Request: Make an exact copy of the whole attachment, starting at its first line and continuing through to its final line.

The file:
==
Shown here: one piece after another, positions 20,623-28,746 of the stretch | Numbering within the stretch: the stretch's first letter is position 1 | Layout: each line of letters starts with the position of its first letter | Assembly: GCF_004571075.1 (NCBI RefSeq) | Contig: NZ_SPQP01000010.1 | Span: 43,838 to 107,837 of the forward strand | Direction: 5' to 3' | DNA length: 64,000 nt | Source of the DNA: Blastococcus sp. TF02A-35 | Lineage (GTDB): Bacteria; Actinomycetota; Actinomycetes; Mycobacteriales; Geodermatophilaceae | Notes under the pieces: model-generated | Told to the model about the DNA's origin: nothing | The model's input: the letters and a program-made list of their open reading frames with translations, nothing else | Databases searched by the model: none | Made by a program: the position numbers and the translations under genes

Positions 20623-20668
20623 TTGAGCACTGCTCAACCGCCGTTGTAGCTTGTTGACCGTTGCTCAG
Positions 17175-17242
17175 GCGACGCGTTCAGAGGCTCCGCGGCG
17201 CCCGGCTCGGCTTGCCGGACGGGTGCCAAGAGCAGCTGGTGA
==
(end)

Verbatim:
Shown here: one piece after another, positions 20,623-28,746 of the stretch | Numbering within the stretch: the stretch's first letter is position 1 | Layout: each line of letters starts with the position of its first letter | Assembly: GCF_004571075.1 (NCBI RefSeq) | Contig: NZ_SPQP01000010.1 | Span: 43,838 to 107,837 of the forward strand | Direction: 5' to 3' | DNA length: 64,000 nt | Source of the DNA: Blastococcus sp. TF02A-35 | Lineage (GTDB): Bacteria; Actinomycetota; Actinomycetes; Mycobacteriales; Geodermatophilaceae | Notes under the pieces: model-generated | Told to the model about the DNA's origin: nothing | The model's input: the letters and a program-made list of their open reading frames with translations, nothing else | Databases searched by the model: none | Made by a program: the position numbers and the translations under genes

Positions 20623-20668
20623 TTGAGCACTGCTCAACCGCCGTTGTAGCTTGTTGACCGTTGCTCAG
Positions 17175-17242
17175 GCGACGCGTTCAGAGGCTCCGCGGCG
17201 CCCGGCTCGGCTTGCCGGACGGGTGCCAAGAGCAGCTGGTGA